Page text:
The greatest gain is coming together of the two great democracies of the world. We are now partners not merely in a war against terrorism because two years ago we decided on expansion of the frontiers of democracy and the rule of law. However, because of the terrible mistakes on both sides India and United States which should have been friends and allies had drifted apart. Both countries have significantly changed their foreign policy by harmonizing it with the values of their domestic Constitutions. As partners we have a right to offer sage advice to each other. We both might accept the jurisdiction of the International Criminal Court, sign and carry forward the Kyoto protocols, give up the Security Council veto cut back on military spending and substantially increase social spending. Jointly we might fulfill the dream of Gandhiji that India will be the conscience of humanity relying on its arsenal of spiritual force rather than weapons of mass destruction.

Courtesy: Sindhishaan magzine, 30th August 2007

Asha Chand is a daughter of prominent and well known Sindhi writer Sundri Uttamchandani

By Ramesh Kateja, India

Ms. Asha is daughter of prominent and well known Sindhi writer par excellence Madam Sundri Uttamchandani, who has scores of Sindhi Novels and Stories to her credit, many of those have been translated in numerous languages globally.

In spite of constraints Sindhi language is facing in India, when the language can only survive through spoken medium, Ms Asha’s initiative to produce sleek and smooth Sindhi programmes for television media is indeed commendable and is certainly a right step in right direction.

Although Half an hour a week is too small a slot allotted for Sindhi ( i am sure that too must have been some kind of favour) is good enough for time being.

Its my appeal to Sindhis worldwide to encourage their children to see these TV programmes and create interest in their mind for their Mother Tongue. When I remember those lines of some Indian Sindhi writer:

Allah, iyen ma thiye, jo kitaaban men paRhije,

Hui Sindh ain Sindhi waaran ji Boli.

Translation of the above poetry: Lord, let that not happen, when we would be reading in the books, There was Sindh and their language Sindhi!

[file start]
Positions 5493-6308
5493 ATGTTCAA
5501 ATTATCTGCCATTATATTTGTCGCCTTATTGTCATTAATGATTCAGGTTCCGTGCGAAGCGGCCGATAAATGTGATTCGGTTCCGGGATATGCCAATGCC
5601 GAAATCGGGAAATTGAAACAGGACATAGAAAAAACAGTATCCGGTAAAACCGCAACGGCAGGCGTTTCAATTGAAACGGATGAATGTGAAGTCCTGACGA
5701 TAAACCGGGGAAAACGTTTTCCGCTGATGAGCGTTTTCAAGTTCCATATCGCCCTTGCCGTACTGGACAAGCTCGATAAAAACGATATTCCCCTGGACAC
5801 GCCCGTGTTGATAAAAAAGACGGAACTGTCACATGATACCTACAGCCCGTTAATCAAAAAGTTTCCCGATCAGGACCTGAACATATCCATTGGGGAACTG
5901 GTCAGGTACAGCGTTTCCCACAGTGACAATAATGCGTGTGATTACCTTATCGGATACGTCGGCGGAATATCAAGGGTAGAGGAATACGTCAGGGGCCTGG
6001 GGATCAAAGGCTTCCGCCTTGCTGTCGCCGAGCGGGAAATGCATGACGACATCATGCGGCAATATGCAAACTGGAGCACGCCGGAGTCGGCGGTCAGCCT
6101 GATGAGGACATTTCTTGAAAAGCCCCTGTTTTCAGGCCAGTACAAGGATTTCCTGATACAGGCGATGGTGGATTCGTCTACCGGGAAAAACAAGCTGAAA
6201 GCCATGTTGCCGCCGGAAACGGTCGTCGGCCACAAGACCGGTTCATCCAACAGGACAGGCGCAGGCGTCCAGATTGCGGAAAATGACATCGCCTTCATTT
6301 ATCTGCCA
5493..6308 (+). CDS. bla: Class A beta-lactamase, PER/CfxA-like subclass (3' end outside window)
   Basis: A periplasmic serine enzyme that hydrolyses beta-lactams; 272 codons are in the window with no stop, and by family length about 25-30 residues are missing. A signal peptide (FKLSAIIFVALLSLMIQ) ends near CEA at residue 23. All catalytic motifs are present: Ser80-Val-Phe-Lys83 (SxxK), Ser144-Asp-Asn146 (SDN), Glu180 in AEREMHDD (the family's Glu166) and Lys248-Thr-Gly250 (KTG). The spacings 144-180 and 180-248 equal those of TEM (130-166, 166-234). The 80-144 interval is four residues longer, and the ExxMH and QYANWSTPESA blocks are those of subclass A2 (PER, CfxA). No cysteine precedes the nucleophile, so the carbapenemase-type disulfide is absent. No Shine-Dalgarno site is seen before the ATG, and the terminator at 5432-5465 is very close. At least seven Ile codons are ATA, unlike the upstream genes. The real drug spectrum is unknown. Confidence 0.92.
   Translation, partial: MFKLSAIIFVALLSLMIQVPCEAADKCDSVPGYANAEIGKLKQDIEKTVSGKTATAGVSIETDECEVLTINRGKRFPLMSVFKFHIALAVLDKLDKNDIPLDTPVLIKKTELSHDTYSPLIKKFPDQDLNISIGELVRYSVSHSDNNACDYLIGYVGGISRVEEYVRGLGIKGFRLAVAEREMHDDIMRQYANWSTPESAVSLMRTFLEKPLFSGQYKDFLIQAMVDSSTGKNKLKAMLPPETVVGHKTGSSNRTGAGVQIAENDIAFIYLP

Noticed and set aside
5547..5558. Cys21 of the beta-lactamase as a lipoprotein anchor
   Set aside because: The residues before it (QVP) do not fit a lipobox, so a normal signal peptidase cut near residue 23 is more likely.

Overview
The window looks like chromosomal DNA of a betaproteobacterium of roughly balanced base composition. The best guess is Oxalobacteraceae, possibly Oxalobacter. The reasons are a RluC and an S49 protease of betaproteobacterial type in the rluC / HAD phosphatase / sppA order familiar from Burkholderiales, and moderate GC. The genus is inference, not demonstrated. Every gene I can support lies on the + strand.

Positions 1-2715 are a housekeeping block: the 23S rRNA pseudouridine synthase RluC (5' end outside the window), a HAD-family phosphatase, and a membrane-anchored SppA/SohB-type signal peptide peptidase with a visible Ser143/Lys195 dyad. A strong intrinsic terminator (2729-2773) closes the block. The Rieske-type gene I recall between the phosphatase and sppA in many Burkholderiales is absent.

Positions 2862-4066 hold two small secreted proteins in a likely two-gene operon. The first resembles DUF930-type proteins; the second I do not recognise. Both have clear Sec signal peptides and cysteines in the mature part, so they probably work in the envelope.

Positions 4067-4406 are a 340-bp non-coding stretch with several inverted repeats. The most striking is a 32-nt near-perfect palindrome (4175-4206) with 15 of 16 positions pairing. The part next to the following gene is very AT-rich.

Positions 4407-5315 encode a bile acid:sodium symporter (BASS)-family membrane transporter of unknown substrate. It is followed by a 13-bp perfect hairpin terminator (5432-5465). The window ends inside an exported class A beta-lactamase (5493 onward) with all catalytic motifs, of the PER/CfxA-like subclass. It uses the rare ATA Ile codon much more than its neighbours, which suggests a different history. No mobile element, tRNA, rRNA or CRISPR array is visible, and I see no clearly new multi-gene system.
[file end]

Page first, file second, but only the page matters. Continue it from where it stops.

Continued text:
Courtesy: Sindhi e-lists/e-groups, April 14, 2008

NO HONKING

News: Stop honking! That was the message sent out by traffic police yesterday in Mumbai, India. Mumbai’a police marked World Health Day, April 7, as a “NO Honking Day.”

They were trying to build awareness of the effects of noise pollution in India’s financial capital, where it sometimes seems as if they city’s 1.5 million drivers are honking their horns at the same time.

Courtesy: 24 hours, Tuesday, April 8, 2008

Sindhu Putra, Spiritual Leader of Sindhu Civilization in 5000 BC

By: Gul Karamchand

It was with utmost interest that I read Theme no. 9 at about Sindhu Putra, the Spiritual Leader of Sindh and the subcontinent in 5,000 BCE.

It is a marvelous account, with dramatic highlights, and touches the heart. Certainly it is worth reading, circulating. and reprinting.

The brutal assassination of Sindhu Putra in 5,000 BC brings home to us with sadness that the sacred soil of Sindh has, from time immemorial, suffered from brutality, violence, murder as also executions under false legal cover and assai nation of the best and brightest by hired guns.

To see this theme 9, please open http://www.sindhulogy.org and a click of the top heading of ‘Projects’, will list the themes from Return of the Aryans – and among those is Theme 9 about Sindhu Putra.

Bombay Presidency, Sindh & Sindhis

USA, TX: The president of the Sindhi Association of North America, Aziz Narejo has been invited to speak at an international seminar at the University of Mumbai. The seminar is being organized by the Department of Sindhi, University of Mumbai, at the Vidyanagari Campus on 11th March on ‘Bombay Presidency, Sindh & Sindhis’. Mr. Narejo is invited to present a paper on ‘Bombay Presidency, Sindh & Sindhis, Political Implications’.

March 07, 2008

International Sindhi seminar was great success

NEW DELHI, INDIA: A three-day international Sindhi seminar held at New Delhi (India) from Oct 26 to 28, 2007 which was a great success…

The seminar organized by an NGO Maruee in collaboration with Sindhi Academy, Delhi was attended, among others, by a 12-member writers’ delegation from Sindh (Pakistan) headed by Dr Suleman Shaikh – associated with Sindh Graduate Association – SGA. This was the 5th seminar of its kind which was held in connection with the silver jubilee celebrations of Maruee and it was dedicated to the great Sindhi Sufi poet Hazrat Shah Abdul Latif Bhittai (1689 – 1752). Various Sindhi speaking people who were followers of Shah Latif and living in various parts of India specially came to Delhi to attend the seminar.

A musical show was also organized on the occasion in which renowned singers from Sindh Shafi Faqir, Ms Paroo Chawla and Ms Padma Gidwani (both from India) performed. An Indo-Pak poetic symposium dedicated to the two renowned Sindhi poets late Naryan Shyam and late Shaikh Ayaz held. Sant Kanwar Awards were also distributed on the occasion. Ms Veena Shringi, General Secretary of Maruee and Ms Shalini Sagar – Information Secretary made special efforts to make this seminar a great success.

The members of Sindh’s delegation were; Dr Suleman Shaikh (leader), Abdul Fatah Malik Advocate, Mohammad Khan Sial, Noor Ahmed Jhinjhi, Ali Haider Shaikh, Ms Najma Shaikh, Shafi Faqir (singer), Ms Mehrunissa larik, Ms Nusrat Lashari, Ms Nazir Naaz, Ms Mumtaz Fatah Malik & Ms Nahid Hingoro. The Group members visited various historical, religious & entertainment places in Delhi like Jamia Masjid, Red Fort, Gate of India, Mazars of Sarmad Shaheed & Abul Kalaam Azad, Mazar of Nizamuddin Olyae, Qutab Minar and most modern under-ground train system (metro train) which is still under construction but partially is in operation.